The Corporation maintains that the examination of these numbers does not tell the entire story. It's representative stresses that the language of article 9.19 of the collective agreement entitles the Corporation to balance the employees entitlement to a vacation during the summer period with the operational requirements of the Corporation, as acknowledged in the use of the phrase "insofar as it is practicable". She stresses, citing CROA 175, that the word "practicable" does not mean simply capable of being done, but that due regard must be had to maintaining efficient operations. To the same effect reference is made to CROA 244 and SHP 516.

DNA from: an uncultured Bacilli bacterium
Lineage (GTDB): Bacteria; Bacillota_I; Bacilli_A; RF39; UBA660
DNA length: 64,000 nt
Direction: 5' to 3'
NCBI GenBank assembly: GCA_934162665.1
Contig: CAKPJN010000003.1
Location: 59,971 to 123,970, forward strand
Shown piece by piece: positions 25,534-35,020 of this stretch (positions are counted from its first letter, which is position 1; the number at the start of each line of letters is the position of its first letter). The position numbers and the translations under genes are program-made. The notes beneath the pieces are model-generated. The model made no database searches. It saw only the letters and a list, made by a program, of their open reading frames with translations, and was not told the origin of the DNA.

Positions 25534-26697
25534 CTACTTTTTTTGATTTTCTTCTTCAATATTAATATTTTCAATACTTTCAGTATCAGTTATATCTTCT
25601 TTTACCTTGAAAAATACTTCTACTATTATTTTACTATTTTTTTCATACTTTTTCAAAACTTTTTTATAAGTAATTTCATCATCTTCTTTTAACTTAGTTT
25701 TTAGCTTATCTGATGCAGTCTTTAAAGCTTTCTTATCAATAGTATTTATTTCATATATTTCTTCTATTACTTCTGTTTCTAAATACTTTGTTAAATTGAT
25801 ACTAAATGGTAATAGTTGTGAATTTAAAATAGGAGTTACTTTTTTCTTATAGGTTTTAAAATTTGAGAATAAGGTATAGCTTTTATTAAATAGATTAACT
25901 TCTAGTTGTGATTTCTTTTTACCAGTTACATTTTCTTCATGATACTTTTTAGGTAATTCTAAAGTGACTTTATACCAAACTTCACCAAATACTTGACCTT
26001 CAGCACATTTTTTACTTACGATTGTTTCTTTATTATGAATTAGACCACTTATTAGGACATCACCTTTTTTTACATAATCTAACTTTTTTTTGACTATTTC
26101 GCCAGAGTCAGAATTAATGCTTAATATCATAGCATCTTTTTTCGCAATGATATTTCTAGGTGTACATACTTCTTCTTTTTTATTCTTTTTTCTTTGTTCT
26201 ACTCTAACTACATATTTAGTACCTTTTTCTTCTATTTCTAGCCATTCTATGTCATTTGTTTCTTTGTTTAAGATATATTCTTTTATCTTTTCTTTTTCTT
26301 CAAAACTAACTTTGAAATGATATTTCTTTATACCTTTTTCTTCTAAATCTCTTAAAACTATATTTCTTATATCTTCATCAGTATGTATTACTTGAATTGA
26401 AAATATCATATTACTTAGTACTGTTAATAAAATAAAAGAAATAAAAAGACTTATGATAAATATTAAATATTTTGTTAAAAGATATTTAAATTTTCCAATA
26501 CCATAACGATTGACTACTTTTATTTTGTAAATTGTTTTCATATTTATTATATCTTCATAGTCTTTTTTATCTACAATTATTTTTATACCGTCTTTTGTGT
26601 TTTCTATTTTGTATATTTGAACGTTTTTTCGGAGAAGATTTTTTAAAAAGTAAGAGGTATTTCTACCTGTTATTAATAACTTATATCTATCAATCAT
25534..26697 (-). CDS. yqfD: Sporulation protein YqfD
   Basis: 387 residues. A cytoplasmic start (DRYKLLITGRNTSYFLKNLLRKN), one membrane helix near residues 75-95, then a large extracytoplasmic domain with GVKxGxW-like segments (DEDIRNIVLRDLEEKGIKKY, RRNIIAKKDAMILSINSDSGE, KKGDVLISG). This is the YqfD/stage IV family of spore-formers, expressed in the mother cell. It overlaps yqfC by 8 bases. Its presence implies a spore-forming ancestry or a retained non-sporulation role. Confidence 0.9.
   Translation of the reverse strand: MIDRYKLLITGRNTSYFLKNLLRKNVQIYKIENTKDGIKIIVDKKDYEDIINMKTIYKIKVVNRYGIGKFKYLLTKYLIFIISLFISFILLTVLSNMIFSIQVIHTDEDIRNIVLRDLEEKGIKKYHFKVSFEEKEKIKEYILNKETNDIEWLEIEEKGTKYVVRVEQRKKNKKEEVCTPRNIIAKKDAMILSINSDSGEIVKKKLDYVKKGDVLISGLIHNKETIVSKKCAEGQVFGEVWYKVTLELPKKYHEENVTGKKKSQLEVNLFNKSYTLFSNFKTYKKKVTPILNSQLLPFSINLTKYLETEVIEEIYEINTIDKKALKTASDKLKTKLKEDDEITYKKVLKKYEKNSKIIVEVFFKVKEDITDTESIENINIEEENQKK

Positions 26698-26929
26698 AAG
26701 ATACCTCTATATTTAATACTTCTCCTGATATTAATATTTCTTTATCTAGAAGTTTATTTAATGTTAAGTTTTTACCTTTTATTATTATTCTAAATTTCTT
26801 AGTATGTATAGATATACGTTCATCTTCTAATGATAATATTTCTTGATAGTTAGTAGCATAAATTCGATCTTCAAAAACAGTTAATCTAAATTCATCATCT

The Corporation's representative explains that vacation allotments are managed by having regard to staffing levels necessitated by the pattern of passenger loads during the periods in question, as reflected in the experience of previous years. She notes that while it is true that in 1997 the Corporation allowed twenty employees at Montreal to take vacation during the pay periods of the summer season, it became impracticable thereafter to maintain that number. In that regard reference is made to the substantial reorganization of the Corporation's operations in 1998, the year the NEPO initiative was implemented. The Corporation submits that that change, coupled with increases in passenger loads resulted in difficulties in staffing its trains throughout the summer. In that regard reference is made to the increases in passenger loads experienced in 1998. Reference is also made to the need which the Corporation experienced for recourse to overtime during the summer months. Similar reference is made to increases in passenger volumes in 1999, with additional reference to rates of employee attrition and successful recruitment during the periods under examination. The Corporation also draws to the Arbitrator's attention operational differences which operate at Montreal, as compared with Toronto where there is a greater availability of shorter runs and shorter tours of duty. It notes that as a result there is less need to back fill on the spareboard in Toronto, as compared with Montreal.